Words Matter – or – The Curious Case of the Patagonian Tooth Fish
On the Menu tonight we have steamed Patagonian Toothfish on a bed of wild rice, or pan-seared Chilean Sea Bass with wild mushrooms and fresh spinach. What would you like? Can’t interest you in the Toothfish? really? It’s the same thing. Back in 1977 some marketing smartypants decided that people wouldn’t eat it if it looked and sounded ugly. The looks could be cared for with a filleting knife and a good pan, but the name had to go. Going old school wouldn’t work, since Dissostichus eleginoides just doesn’t trip off the tongue. So the Chilean Sea Bass was born. We’ve been eating it ever since.
The words we use matter. They hook people. They move them from one side of an issue to another. They make people buy. They help people understand. If pictures are the soul of communication, words are the heart. So why, once we put on a tie, hang up the MBA certificate, or sweat for that promotion, do we start saying (or pretending to understand) things like this:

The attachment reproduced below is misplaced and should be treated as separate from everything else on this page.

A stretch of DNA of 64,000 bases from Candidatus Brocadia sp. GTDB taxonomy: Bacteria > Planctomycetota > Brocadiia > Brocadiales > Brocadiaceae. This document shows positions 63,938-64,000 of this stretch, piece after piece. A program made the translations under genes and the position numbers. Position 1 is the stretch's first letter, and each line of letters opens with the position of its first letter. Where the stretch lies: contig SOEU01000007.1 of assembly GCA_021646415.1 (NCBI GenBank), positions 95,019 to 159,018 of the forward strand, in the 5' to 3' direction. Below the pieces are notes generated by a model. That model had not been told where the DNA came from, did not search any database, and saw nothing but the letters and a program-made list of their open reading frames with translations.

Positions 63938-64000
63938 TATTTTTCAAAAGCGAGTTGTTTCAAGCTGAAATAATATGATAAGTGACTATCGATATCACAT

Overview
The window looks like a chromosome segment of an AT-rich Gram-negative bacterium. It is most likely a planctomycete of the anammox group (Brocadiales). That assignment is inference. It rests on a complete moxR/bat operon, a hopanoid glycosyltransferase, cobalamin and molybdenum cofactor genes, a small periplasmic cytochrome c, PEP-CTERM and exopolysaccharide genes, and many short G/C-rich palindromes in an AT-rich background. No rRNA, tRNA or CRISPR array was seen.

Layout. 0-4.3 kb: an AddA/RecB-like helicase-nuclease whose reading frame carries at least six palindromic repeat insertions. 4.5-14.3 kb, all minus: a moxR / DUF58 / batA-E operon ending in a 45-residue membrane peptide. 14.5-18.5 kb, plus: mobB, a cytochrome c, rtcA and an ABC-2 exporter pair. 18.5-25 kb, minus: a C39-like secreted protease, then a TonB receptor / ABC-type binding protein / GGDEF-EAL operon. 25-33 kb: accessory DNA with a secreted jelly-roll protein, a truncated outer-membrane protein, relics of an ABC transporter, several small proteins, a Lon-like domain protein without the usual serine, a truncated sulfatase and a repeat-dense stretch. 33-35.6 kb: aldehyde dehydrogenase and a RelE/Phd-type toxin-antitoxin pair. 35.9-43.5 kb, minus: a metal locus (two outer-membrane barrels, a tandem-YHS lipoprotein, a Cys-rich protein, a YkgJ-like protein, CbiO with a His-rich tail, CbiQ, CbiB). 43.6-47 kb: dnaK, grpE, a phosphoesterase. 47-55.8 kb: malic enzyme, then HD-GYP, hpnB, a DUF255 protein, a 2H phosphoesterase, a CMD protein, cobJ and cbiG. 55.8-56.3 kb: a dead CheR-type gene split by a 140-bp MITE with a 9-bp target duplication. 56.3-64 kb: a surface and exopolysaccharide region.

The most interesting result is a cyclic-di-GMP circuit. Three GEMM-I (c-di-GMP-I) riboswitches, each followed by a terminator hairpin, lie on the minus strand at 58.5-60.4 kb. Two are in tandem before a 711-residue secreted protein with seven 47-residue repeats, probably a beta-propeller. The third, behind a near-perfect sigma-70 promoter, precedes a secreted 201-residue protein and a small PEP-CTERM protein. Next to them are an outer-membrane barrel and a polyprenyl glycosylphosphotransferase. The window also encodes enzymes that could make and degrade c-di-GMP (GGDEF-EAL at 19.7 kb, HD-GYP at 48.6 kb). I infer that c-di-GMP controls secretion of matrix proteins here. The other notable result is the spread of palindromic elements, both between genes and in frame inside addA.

“To increase shareholder value by delivering systems solutions that help our customers exceed their goals, are safe and environmentally responsible, and distinguish us as the supplier, employer and community citizen of choice.”
“ Our mission is to build unrivaled partnerships with and value for our clients, through the knowledge, creativity, and dedication of our people, leading to superior results for our shareholders.”
“Guided by relentless focus on our five imperatives, we will constantly strive to implement the critical initiatives required to achieve our vision. In doing this, we will deliver operational excellence in every corner of the Company and meet or exceed our commitments to the many constituencies we serve. All of our long-term strategies and short-term actions will be molded by a set of core values that are shared by each and every associate.“